Certainly, the Olympics can’t insulate local property from wider market influences either. The Barcelona games in 1992 led to the complete redevelopment of the city’s waterfront. Yet despite an estimated $16.6 billion dollars of investment generated by the Olympics, the city still suffered from the economic downturn suffered by the rest of Europe in the early 1990s.
It can even be argued that the Olympics hurt property prices!
Overspending of public money on a one-off event can mean higher taxes for years to come, draining spending power from the economy and so harming both property prices and rents. The nightmare Olympic case study is that of the Montreal Olympics in 1976, which lost money and left the Canadian city’s taxpayers to pick up the bill.
Montreal’s Olympic stadium was finally completed in 1987…eleven years after the event. The final Montreal debt payment will be made in 2005-2006.
Costs for the Athens games, meanwhile, are already well over the initial budget. Security alone will cost $1 billion, compared with an initial budget of $650 million. The security costs for whoever wins the 2012 bid are certain to be equally massive. Security for the Olympic Village in East London would, under the terms of the bid, be charged against Olympic revenue while extra security for the rest of London would be paid for from the public purse.
The extra property supply caused by new urban districts might also have a negative impact on prices in some areas. London plans an Olympic Village that could accommodate up to 17,800 athletes and officials. It would be used as housing in the Lower Lea Valley once the Games had been held. Whether the extra supply can be digested without a fall in prices will depend on the general health of the market at the time. But landlords now holding rental property in that region should watch the IOC’s voting carefully.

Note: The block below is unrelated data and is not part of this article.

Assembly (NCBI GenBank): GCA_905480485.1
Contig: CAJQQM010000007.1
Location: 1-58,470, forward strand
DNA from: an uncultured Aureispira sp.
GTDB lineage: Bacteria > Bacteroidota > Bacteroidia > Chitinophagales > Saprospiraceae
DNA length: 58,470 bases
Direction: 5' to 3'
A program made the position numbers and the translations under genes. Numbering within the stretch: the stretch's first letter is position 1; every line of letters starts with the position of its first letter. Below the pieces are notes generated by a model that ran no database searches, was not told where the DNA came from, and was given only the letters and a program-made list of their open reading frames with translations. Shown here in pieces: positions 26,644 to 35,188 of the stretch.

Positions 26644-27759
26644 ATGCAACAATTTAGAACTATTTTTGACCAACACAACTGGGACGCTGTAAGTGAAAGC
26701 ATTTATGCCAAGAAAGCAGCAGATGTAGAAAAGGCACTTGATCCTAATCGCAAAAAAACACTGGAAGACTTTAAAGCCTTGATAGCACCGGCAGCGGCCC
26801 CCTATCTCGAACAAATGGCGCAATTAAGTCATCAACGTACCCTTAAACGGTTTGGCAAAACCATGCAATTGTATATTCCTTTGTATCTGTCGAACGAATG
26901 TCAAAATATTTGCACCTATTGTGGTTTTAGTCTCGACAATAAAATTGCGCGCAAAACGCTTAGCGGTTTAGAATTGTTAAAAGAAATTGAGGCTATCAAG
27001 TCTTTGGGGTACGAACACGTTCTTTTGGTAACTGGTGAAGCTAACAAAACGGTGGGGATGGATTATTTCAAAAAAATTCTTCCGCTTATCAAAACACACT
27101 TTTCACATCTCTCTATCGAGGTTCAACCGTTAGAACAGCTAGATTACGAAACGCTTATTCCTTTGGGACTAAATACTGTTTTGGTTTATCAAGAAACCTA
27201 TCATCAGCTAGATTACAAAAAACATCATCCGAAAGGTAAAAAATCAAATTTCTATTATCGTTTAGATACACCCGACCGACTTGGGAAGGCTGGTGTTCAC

The Olympics benefit poor cities – not rich capitals
Developing cities have more to gain in terms of promoting awareness of the city as a tourist or business location. Beijing hopes that its hosting of the 2008 Olympics will increase international trade in an already fast-growing economy, and elevate the country’s standing in the same way the Tokyo Olympics did for Japan in 1964. These benefits are not likely to accrue to very well known cities in mature economies, such as London or Paris.
The Beijing Olympics will trigger a flood of investment from international corporations in China, tempted by the chance to use the world’s highest profile sporting event as a marketing platform in the world’s most populous nation. The country plans to launch a satellite to monitor the construction of venues and the Beijing traffic – which is seen as the greatest threat to the success of the games.
In short, the Olympics provide an extra reason to consider investing in host emerging market countries such as China. But claims of an automatic property effect nearer to home should be treated with skepticism.
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Mark Geoghegan is Managing Editor of the Fleet Street Letter’s Platinum Service. Mark spent 7 years working for Lloyds as a re-insurance broker in Madrid, before editing the Latin American Newsletters service, based in London. Today, he leads a team of special analysts dedicated to seeking out exciting new investment opportunities – across the world – before the press even catches wind of them.